Dolomite achieves fabrication of large scale multi-layer microfluidic devices

August 5, 2008 — Royston based microfluidic company, Dolomite, has succeeded in the development and fabrication of large-scale multi-layer microfluidic devices also known as ‘lab on a chip.’ The company is currently in discussion with several international companies interested in the opportunities that this new microfluidic technology offers.

Microfluidics technology enables very small-scale fluid control and analysis, allowing instrument manufacturers to develop smaller, more cost-effective and more powerful systems. With lab-on-a-chip technology, entire complex chemical management and analysis systems are created in a microfluidic chip and interfaced with, for example, electronic and optical detection systems.

“Being able to design microfluidic devices in a multi-layer format gives us the freedom to make far more complex devices,” said Philip Holmewood, engineering manager. “At the moment we are working with three-layer devices, but already this offers the possibility to improve the performance of devices such as our ‘droplet generation’ chip and our ‘reactor’ chips. We now have the potential to create a chip that could produce 32,000 droplets per second.”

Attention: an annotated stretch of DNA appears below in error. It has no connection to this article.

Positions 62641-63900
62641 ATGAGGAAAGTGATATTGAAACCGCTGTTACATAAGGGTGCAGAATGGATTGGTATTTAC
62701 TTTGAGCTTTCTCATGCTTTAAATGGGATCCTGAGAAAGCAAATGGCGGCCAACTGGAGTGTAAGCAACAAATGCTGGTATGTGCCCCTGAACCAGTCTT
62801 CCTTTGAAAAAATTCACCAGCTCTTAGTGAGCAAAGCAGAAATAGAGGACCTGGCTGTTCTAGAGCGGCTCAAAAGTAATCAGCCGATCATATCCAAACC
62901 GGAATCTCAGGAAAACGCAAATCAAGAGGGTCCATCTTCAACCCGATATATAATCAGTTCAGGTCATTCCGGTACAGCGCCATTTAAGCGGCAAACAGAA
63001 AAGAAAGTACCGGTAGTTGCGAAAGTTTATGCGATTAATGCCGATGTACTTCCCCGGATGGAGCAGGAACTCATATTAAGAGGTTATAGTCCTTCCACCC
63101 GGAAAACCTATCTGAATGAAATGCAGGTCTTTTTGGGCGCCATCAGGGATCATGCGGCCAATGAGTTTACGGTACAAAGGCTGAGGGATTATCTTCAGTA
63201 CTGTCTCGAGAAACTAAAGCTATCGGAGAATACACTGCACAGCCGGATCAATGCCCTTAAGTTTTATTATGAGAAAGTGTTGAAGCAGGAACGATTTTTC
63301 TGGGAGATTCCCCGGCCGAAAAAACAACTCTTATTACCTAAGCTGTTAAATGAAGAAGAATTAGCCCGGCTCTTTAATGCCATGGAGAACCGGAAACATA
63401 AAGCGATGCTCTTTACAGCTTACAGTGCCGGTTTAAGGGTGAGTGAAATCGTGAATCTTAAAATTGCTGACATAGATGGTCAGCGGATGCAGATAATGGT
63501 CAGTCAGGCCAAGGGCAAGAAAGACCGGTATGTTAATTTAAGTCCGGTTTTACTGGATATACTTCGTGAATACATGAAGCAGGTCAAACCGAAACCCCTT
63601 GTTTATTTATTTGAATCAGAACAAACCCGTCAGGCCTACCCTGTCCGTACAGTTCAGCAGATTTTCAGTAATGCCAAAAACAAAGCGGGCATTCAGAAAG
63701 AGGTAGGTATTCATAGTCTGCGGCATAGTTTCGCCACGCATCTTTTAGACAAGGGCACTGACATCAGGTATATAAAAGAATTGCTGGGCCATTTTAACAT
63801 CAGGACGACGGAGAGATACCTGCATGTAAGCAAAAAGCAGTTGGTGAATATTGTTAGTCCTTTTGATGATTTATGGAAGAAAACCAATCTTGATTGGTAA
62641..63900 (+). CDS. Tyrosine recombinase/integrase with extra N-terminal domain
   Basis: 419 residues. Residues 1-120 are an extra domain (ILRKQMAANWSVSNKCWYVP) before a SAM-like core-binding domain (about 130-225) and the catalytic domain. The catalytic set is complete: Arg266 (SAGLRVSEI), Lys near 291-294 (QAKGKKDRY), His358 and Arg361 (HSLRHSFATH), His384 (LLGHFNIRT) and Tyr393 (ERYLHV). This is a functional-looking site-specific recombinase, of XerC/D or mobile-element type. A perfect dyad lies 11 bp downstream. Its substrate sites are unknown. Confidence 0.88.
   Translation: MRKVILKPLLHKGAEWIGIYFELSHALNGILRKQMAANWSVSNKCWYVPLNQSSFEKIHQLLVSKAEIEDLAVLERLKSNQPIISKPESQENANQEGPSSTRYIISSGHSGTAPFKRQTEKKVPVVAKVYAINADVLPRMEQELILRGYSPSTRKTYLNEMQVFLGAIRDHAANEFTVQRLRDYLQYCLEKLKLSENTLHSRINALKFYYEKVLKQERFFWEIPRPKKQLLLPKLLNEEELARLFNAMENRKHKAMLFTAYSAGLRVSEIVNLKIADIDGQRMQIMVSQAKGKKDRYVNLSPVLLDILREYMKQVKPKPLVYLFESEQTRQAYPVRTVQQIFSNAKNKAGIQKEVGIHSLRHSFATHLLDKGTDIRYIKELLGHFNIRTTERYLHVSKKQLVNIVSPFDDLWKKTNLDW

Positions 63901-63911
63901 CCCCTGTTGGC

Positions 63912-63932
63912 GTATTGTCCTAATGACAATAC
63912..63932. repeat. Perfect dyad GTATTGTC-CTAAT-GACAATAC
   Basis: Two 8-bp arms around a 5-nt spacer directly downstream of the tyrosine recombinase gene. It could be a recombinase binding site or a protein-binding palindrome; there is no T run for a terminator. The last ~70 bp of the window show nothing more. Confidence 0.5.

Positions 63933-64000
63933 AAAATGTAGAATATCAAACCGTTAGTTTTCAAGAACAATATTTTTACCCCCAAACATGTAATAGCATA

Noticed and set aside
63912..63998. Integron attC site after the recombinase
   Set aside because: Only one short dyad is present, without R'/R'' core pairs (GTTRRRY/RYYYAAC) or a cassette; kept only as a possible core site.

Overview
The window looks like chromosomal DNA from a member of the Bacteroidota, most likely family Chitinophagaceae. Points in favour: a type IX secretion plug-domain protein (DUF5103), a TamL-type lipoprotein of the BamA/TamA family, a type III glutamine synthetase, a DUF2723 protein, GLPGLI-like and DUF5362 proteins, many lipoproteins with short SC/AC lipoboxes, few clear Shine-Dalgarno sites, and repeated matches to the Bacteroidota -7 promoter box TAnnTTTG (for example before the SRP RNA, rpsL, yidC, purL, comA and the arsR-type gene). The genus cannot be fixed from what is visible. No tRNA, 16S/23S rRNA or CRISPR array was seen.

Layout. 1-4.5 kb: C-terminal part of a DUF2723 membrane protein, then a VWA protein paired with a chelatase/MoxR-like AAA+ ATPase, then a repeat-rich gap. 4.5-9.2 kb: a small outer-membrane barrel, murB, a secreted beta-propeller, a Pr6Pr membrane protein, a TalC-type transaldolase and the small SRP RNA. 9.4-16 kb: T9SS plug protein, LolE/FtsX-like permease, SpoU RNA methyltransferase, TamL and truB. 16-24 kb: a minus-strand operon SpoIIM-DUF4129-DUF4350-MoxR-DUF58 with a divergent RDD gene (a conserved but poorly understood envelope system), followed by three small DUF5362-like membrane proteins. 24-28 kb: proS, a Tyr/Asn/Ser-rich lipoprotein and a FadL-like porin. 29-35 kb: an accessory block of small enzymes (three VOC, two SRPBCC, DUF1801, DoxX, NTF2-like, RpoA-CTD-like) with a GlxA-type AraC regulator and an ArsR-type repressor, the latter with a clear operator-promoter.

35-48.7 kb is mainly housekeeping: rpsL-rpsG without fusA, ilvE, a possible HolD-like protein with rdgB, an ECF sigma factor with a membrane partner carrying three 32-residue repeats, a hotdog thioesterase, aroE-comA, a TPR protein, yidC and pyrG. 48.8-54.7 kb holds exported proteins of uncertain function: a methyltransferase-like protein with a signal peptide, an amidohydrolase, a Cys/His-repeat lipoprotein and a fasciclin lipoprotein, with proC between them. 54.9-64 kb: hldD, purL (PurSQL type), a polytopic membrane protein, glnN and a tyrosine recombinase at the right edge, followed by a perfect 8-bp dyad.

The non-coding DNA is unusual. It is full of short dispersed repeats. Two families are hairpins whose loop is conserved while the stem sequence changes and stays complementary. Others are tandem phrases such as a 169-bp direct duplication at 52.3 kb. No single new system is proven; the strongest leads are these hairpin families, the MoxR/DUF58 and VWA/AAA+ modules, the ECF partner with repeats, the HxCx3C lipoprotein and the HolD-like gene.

The fabrication processes used to create a microfluidic device have some similarity to those used in the electronics industry. The channels through which the fluids flow and interact are etched into materials such as glass or polymers using similar photolithography processes, for example. The patterned layers are then accurately aligned and fused together and drilled to provide microscopic ports through which the chemicals or gases can enter and leave the device.

“The big challenge with multi-layer development has been the requirement to ensure that the internal glass layers of the device do not suffer any marking while being processed,” said Philip. “In this respect the manufacturing process can be quite challenging. However, we feel confident that we now have the technology and processes in place to deliver the complexity and quality that this markets is moving towards.”

Dolomite was established with the assistance of £2m funding from the UK Department of Trade and Industry’s Micro and Nano Technology (MNT) Manufacturing Initiative; this allowed Dolomite to establish microfabrication facilities that include cleanrooms, precision glass processing facilities and applications laboratories. In addition to this, Dolomite has attracted engineering and scientific staff with strong backgrounds across the broad range of disciplines required for success in bringing microfluidics applications to the market, including chemistry, biotechnology, control system development, electronics, physics and instrument design and supply.

“Another exciting aspect of this development is that the specific benefits of microfluidics such as the accuracy and small size format can now be applied to production volumes for the first time,” said Philip. “We can ‘number up’ the processes in a chip, maybe even a hundred times. This will enable the chip to deliver production level volumes which are currently undertaken using more traditional batch chemistry processes that may be slower and less accurate.”


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